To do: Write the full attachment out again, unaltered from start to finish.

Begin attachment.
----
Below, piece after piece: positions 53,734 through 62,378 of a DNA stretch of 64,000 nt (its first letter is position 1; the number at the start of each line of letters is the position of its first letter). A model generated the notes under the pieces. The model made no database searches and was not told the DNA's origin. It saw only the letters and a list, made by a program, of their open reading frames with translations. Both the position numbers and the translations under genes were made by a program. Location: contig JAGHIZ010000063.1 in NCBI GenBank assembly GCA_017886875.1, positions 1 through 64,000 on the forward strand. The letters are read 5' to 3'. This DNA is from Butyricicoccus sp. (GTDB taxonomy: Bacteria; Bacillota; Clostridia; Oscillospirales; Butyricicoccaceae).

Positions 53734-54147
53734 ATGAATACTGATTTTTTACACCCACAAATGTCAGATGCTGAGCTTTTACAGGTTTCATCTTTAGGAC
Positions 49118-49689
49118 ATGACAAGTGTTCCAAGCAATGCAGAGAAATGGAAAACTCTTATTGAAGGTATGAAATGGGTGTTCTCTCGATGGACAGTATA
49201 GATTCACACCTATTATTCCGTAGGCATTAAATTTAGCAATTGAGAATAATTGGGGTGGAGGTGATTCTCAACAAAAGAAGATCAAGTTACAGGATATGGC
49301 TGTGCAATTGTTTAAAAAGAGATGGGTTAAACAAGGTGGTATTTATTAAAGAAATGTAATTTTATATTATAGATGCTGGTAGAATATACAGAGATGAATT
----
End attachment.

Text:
Below, piece after piece: positions 53,734 through 62,378 of a DNA stretch of 64,000 nt (its first letter is position 1; the number at the start of each line of letters is the position of its first letter). A model generated the notes under the pieces. The model made no database searches and was not told the DNA's origin. It saw only the letters and a list, made by a program, of their open reading frames with translations. Both the position numbers and the translations under genes were made by a program. Location: contig JAGHIZ010000063.1 in NCBI GenBank assembly GCA_017886875.1, positions 1 through 64,000 on the forward strand. The letters are read 5' to 3'. This DNA is from Butyricicoccus sp. (GTDB taxonomy: Bacteria; Bacillota; Clostridia; Oscillospirales; Butyricicoccaceae).

Positions 53734-54147
53734 ATGAATACTGATTTTTTACACCCACAAATGTCAGATGCTGAGCTTTTACAGGTTTCATCTTTAGGAC
Positions 49118-49689
49118 ATGACAAGTGTTCCAAGCAATGCAGAGAAATGGAAAACTCTTATTGAAGGTATGAAATGGGTGTTCTCTCGATGGACAGTATA
49201 GATTCACACCTATTATTCCGTAGGCATTAAATTTAGCAATTGAGAATAATTGGGGTGGAGGTGATTCTCAACAAAAGAAGATCAAGTTACAGGATATGGC
49301 TGTGCAATTGTTTAAAAAGAGATGGGTTAAACAAGGTGGTATTTATTAAAGAAATGTAATTTTATATTATAGATGCTGGTAGAATATACAGAGATGAATT